"There is a very compelling need to find the wreckage," says Richard Healing, a former member of the National Transportation Safety Board and an aviation safety consultant. "We need to know, if some of the composite parts failed [on Flight 447, whether they failed at a point that any other material would have failed."
Determining what happened
The Associated Press reported Friday that three more bodies have been found, bringing the total to 44 of the 228 people aboard.
Investigators say determining their cause of death, as well as where each passenger was sitting on the plane, could help determine whether Flight 447 broke up in the air, or whether strong ocean currents are responsible for the widespread recovery zone.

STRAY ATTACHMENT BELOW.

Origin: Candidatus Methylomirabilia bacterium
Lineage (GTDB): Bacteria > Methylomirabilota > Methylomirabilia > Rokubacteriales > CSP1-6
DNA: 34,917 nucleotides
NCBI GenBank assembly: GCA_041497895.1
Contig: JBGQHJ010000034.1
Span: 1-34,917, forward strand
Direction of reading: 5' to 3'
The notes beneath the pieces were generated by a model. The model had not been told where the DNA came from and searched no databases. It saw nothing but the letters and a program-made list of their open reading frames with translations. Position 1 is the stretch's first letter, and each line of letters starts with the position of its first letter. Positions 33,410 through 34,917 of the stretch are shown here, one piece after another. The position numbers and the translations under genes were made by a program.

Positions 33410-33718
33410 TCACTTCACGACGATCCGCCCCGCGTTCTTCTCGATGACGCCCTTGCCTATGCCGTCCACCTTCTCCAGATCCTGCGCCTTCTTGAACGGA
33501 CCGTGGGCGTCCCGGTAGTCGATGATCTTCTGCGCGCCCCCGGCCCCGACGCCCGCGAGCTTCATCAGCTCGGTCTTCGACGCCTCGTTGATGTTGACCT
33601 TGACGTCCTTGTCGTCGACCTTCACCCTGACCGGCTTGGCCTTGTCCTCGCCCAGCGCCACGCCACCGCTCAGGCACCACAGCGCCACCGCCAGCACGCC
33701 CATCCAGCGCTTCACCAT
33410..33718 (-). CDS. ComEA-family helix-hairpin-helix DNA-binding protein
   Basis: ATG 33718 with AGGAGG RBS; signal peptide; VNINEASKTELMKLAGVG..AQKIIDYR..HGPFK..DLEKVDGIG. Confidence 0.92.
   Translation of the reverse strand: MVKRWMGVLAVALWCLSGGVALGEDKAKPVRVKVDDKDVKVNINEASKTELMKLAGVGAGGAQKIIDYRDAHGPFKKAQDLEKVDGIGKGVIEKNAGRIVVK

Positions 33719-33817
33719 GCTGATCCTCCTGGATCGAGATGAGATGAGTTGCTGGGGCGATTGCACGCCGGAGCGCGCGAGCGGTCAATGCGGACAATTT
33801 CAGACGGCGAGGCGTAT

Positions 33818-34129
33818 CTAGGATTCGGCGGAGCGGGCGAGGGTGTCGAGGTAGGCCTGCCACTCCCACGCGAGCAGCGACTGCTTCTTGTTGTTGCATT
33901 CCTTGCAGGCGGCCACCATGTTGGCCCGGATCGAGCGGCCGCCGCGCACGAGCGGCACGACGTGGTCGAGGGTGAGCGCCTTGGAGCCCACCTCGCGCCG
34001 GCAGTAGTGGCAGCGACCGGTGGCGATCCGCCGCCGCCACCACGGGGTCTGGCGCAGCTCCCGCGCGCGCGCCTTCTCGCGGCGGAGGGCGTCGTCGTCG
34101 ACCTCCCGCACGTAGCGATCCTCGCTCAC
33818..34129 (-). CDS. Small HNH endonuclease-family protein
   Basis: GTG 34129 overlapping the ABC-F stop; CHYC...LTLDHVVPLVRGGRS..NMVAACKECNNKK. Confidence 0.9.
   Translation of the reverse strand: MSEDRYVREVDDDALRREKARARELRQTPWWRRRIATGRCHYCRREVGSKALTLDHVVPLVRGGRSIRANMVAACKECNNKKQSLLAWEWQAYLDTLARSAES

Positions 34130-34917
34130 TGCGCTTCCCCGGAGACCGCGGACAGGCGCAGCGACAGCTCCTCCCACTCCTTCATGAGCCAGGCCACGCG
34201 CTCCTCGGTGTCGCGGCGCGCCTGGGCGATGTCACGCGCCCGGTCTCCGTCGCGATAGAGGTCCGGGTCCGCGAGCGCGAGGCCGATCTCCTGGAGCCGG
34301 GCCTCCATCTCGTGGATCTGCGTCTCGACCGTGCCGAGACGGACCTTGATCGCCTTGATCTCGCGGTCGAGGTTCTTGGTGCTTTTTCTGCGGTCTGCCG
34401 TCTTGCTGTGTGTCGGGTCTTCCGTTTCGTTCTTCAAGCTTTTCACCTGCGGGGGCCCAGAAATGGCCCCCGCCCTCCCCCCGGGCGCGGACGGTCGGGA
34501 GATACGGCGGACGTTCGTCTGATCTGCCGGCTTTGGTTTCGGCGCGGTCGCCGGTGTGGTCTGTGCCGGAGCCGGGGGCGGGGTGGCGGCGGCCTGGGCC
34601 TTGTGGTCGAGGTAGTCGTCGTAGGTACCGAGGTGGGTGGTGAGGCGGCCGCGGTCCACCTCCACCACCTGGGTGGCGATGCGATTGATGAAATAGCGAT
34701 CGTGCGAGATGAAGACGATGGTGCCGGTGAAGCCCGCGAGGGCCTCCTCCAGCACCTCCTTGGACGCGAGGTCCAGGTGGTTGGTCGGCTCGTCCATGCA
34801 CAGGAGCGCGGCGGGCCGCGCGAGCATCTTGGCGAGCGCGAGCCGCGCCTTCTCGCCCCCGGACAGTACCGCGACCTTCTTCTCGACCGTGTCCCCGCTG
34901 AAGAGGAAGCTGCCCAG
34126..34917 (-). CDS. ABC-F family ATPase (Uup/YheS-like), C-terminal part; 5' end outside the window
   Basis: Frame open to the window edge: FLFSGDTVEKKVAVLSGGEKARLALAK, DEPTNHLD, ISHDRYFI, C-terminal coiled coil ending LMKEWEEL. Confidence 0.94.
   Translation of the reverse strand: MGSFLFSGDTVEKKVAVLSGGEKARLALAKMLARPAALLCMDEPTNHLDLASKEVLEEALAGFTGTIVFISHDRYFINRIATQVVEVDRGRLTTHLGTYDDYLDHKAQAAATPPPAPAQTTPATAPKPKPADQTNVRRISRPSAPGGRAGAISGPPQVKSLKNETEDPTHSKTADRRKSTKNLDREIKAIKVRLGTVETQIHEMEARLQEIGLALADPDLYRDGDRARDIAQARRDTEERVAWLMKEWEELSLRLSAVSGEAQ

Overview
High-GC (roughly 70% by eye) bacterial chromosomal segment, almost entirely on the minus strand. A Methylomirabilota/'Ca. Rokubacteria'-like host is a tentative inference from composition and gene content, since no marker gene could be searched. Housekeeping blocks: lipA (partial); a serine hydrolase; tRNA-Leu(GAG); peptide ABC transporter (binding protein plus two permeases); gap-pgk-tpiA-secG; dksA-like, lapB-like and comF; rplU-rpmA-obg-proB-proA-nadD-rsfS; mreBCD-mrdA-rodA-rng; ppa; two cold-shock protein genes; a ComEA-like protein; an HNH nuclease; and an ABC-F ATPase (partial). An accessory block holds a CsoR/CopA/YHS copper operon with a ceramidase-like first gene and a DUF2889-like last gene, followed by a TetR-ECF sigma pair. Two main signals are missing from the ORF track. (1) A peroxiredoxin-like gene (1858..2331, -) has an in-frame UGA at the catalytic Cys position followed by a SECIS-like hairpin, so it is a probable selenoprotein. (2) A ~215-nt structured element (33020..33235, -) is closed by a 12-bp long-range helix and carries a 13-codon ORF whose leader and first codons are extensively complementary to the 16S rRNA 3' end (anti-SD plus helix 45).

A French nuclear submarine is scouring the Atlantic where debris has been found, listening for "pinger signals" from the black boxes. Special probes called "pinger locators" from the US Navy are expected to be part of the search in several days.
Some of the biggest pieces of debris found so far appear to be the plane's tail fin and vertical stabilizer. These parts are made partially of composite materials, and their failure has contributed to several crashes in the past. In the 2001 crash of American Airlines Flight 587, an Airbus 300 with a similar design to the A330, the vertical stabilizer snapped off in severe turbulence. One of the first questions investigators addressed was whether the composite materials used in the component contributed to the crash, according to Mr. Healing.
“The tail that broke off was a composite structure and was attached to the aircraft in six places. The lugs [some made of composite materials] holding it into place failed,” he says.